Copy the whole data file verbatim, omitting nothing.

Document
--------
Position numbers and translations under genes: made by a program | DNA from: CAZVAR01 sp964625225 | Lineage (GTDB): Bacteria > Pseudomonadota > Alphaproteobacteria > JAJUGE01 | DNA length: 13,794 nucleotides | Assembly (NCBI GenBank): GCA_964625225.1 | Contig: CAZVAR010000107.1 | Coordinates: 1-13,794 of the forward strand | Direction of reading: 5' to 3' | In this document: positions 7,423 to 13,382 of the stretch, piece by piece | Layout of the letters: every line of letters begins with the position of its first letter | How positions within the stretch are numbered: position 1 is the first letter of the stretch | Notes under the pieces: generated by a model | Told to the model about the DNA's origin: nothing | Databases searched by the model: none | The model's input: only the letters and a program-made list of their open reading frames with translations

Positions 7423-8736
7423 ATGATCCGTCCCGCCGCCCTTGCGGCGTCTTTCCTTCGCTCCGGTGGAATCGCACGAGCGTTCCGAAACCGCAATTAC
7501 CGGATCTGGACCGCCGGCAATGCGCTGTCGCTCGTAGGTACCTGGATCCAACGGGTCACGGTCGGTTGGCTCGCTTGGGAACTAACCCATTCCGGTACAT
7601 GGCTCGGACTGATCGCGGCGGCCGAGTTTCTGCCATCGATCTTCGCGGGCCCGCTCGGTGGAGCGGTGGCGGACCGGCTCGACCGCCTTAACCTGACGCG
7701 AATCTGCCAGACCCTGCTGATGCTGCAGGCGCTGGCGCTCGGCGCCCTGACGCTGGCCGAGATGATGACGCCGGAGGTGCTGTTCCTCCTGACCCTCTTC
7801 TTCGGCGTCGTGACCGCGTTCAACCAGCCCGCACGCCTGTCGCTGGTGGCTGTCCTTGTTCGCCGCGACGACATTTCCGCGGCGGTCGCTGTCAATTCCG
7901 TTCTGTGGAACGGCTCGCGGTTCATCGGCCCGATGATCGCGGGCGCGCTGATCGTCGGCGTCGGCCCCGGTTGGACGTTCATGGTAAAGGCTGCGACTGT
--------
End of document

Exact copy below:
Position numbers and translations under genes: made by a program | DNA from: CAZVAR01 sp964625225 | Lineage (GTDB): Bacteria > Pseudomonadota > Alphaproteobacteria > JAJUGE01 | DNA length: 13,794 nucleotides | Assembly (NCBI GenBank): GCA_964625225.1 | Contig: CAZVAR010000107.1 | Coordinates: 1-13,794 of the forward strand | Direction of reading: 5' to 3' | In this document: positions 7,423 to 13,382 of the stretch, piece by piece | Layout of the letters: every line of letters begins with the position of its first letter | How positions within the stretch are numbered: position 1 is the first letter of the stretch | Notes under the pieces: generated by a model | Told to the model about the DNA's origin: nothing | Databases searched by the model: none | The model's input: only the letters and a program-made list of their open reading frames with translations

Positions 7423-8736
7423 ATGATCCGTCCCGCCGCCCTTGCGGCGTCTTTCCTTCGCTCCGGTGGAATCGCACGAGCGTTCCGAAACCGCAATTAC
7501 CGGATCTGGACCGCCGGCAATGCGCTGTCGCTCGTAGGTACCTGGATCCAACGGGTCACGGTCGGTTGGCTCGCTTGGGAACTAACCCATTCCGGTACAT
7601 GGCTCGGACTGATCGCGGCGGCCGAGTTTCTGCCATCGATCTTCGCGGGCCCGCTCGGTGGAGCGGTGGCGGACCGGCTCGACCGCCTTAACCTGACGCG
7701 AATCTGCCAGACCCTGCTGATGCTGCAGGCGCTGGCGCTCGGCGCCCTGACGCTGGCCGAGATGATGACGCCGGAGGTGCTGTTCCTCCTGACCCTCTTC
7801 TTCGGCGTCGTGACCGCGTTCAACCAGCCCGCACGCCTGTCGCTGGTGGCTGTCCTTGTTCGCCGCGACGACATTTCCGCGGCGGTCGCTGTCAATTCCG
7901 TTCTGTGGAACGGCTCGCGGTTCATCGGCCCGATGATCGCGGGCGCGCTGATCGTCGGCGTCGGCCCCGGTTGGACGTTCATGGTAAAGGCTGCGACTGT